You’ve probably said this to your kid (or significant other) many a times, but did you know that these statements and questions engage executive function?
Any goal-driven process or activity that requires conscious thought is utilizing some degree of executive function (a set of mental skills that allow us to appropriately interact with our environment). Look at it like your brain’s upper management or “the executives” in charge of our behavior and cognition as they help plan, organize, and manage many tasks in our everyday life.
I’ve attempted to read at least three different titles about kids and executive brain function. They all have very snappy claims, from “Skills Every Kid Must Learn” to “How to Raise Successful Kids” to “Understanding the Kid Brain”. Yes, these are total clickbait headlines.
Of course, as a parent, you want to be able to teach your kids the secrets to adulting early. But it’s not like you can just hack their brain function. Executive function skills include: Focus and self-control, communication, planning, self-regulation, self-direction and motivation, collaboration, problem-solving, adjusting to social situations, etc. A lot of these we didn’t actively learn until we had to take a study skills class.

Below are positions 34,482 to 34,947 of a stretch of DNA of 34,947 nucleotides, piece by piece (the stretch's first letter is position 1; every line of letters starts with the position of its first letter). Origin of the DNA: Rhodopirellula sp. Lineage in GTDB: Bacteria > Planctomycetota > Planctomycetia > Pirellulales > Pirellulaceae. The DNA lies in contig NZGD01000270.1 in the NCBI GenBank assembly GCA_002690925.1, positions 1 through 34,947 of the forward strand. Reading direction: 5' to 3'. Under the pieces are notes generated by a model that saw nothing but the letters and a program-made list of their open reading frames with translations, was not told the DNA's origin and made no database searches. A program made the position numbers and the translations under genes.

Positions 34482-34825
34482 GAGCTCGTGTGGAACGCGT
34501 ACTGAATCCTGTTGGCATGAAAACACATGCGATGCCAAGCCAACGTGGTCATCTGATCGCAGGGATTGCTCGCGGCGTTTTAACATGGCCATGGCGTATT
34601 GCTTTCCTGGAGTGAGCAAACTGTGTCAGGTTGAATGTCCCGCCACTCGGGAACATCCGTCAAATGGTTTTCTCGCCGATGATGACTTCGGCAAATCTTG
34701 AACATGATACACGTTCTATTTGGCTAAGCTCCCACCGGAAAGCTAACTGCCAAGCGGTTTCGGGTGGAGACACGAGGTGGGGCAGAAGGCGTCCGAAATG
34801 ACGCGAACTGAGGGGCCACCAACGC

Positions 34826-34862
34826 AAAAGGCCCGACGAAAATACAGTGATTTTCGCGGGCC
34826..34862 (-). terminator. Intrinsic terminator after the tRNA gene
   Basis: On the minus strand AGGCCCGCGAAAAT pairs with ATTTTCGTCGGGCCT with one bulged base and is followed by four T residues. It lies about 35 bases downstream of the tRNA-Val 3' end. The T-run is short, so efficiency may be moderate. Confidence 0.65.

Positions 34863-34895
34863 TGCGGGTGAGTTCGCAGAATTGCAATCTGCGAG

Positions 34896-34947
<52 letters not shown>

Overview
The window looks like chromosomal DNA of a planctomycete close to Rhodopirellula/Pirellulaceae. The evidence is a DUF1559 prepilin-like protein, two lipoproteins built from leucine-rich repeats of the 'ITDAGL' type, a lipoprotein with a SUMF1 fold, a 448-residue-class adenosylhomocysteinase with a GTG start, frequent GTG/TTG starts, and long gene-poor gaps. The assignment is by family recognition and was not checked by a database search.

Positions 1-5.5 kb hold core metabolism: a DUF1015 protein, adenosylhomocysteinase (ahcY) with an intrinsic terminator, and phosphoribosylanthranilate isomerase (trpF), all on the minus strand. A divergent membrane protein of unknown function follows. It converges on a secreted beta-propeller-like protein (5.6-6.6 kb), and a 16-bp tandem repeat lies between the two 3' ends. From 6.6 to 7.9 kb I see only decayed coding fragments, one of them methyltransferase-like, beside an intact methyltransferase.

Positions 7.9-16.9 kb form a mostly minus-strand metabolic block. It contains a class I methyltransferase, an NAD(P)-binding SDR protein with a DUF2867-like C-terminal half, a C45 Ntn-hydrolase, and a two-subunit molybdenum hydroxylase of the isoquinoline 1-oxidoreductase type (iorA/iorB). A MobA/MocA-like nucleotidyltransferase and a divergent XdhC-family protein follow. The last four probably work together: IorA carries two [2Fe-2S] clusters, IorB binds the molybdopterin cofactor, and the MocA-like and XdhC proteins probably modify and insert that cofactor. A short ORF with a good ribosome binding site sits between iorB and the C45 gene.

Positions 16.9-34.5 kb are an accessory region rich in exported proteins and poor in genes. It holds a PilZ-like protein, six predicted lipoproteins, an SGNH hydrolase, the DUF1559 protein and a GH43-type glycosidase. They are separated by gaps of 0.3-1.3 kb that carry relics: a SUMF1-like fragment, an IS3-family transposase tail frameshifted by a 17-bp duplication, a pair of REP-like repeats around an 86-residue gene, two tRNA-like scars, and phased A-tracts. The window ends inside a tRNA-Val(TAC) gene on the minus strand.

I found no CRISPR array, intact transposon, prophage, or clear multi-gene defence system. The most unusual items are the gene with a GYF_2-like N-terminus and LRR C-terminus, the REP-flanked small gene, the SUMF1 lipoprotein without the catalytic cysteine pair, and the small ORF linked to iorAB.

Talking doesn’t start at the mouth. Before we can speak or give meaning to language, we must learn to move.
Movement is necessary to explore our surroundings and travel from point A to point B (even if it is just to the couch). Motor development relies on the teamwork of the tactile (touch), proprioceptive (body awareness), and vestibular (movement) systems to establish a physical awareness of self to feel safe and move without fear.
Research has shown that achieving motor milestones may also be closely linked to unlocking cognitive abilities, like speech and language.
We’re all familiar with the Marvel Cinematic Universe and the Avengers, right? An ensemble of superheroes coming together to stop formidable foes who threaten our world. Well, our sensory systems operate in the same way.
Each sense has their own set of responsibilities but will team up with one another to understand what’s going on around us and how to appropriately respond. This collab is known as sensory integration.
Sensory integration (SI for short, also known as sensory processing) refers to the processing, integration, and organization of sensory information from our body and the environment. This process allows us to participate in day-to-day functions, from self-care to socializing.
The CDC (the Centers for Disease Control and Prevention), with the guidance of the AAP (the American Academy of Pediatrics), recently changed the developmental milestone checklists. These lists guide pediatricians and pediatric professionals on what would be considered typical development. Although the guidelines needed a clearer and more concise update for parents, some professionals are not happy with the new facelift.